Although cryptocurrency mining involves solving complex mathematical problems, there’s no need for any particular math skills for anyone that wants to try mining. Actually, all you need is a device; even a simple smartphone is strong enough to mine some cryptocurrencies. Other cryptocurrencies require more powerful hardware. In fact, there are three distinct types of mining.
CPU Mining: Utilizes the CPU of any phone or computer. Easiest and cheapest upfront costs; lowest rewards.
GPU Mining: GPUs are commonly referred to as graphics cards. Moderately expensive; moderate mining rewards.
ASIC Mining: ASICs are specialized computer chips made for specific purposes. Some ASICs are solely for mining. Highest upfront costs; highest rewards.
The first step to mining cryptocurrency is to select the crypto you’d like to mine. You might select based on the hardware required to mine, the difficulty of mining, or your personal predictions of the long term success of that crypto. After choosing which cryptocurrency you’ll be mining, all you need to do is follow the directions on that cryptocurrency’s website or app to start mining and create or select a cryptocurrency wallet to which rewards will be deposited.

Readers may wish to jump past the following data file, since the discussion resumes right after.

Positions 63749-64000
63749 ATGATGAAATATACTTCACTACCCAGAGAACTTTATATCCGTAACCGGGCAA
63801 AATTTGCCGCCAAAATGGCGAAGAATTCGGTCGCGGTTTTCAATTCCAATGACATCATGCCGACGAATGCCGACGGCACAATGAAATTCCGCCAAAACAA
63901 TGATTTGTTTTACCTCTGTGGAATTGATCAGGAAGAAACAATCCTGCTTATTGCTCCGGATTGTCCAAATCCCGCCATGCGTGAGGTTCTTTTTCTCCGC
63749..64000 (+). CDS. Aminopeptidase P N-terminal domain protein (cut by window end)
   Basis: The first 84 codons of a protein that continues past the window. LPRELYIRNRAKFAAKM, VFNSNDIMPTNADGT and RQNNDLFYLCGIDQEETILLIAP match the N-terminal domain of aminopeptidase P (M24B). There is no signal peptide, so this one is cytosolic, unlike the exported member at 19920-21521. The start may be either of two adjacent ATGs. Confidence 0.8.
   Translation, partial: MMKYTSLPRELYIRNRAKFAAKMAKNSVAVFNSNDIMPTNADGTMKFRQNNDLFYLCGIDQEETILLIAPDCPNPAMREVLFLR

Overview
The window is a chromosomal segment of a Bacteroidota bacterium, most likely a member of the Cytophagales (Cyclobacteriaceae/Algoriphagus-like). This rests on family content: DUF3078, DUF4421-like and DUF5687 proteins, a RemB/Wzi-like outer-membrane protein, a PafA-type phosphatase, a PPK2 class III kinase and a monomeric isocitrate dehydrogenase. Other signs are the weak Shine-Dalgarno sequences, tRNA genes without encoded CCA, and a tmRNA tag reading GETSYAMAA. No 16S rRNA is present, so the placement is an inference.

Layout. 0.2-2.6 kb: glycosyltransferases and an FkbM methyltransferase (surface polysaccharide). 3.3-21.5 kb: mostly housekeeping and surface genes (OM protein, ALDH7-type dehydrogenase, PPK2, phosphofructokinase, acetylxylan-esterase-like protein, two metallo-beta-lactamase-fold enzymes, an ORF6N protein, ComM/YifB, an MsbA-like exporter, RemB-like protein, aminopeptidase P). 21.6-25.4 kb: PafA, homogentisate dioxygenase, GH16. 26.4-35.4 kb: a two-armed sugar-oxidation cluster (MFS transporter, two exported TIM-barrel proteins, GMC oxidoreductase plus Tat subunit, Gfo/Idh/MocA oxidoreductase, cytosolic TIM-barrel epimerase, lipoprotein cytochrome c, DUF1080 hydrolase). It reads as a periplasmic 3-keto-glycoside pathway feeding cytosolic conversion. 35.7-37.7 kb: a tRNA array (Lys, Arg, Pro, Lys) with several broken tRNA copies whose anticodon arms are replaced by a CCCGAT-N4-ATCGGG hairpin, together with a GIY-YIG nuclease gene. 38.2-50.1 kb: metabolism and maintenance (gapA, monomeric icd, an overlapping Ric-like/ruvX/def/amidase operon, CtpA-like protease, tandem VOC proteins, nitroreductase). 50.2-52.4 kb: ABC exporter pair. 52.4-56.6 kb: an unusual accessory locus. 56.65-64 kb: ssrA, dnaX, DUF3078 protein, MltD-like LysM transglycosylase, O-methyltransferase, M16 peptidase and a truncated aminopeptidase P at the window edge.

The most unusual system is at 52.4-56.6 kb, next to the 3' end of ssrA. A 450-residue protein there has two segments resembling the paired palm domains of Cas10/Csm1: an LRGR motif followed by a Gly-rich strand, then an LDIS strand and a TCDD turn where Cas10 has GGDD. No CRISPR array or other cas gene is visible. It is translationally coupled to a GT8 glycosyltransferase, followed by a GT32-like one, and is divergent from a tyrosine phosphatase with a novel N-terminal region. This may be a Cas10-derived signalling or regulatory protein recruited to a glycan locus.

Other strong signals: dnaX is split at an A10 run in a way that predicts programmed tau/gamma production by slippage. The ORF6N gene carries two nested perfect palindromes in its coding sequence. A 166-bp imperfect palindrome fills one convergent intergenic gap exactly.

How Profitable is Cryptocurrency Mining?
The profitability of cryptocurrency mining varies significantly based on four main factors:
- Amount of Rewards: Different cryptocurrencies reward miners with different amounts of virtual currency. Additionally, mining rewards can change over time based on difficulty. For example, every four years (approximately) the rewards granted to Bitcoin miners are chopped in half.
- Current Price: Especially if you’re consistently selling your rewards for fiat currencies, the profitability of cryptocurrency mining depends greatly on the current price of the crypto you’re mining. When prices are high, mining becomes more profitable (generally speaking) and the opposite is usually true when prices are lower.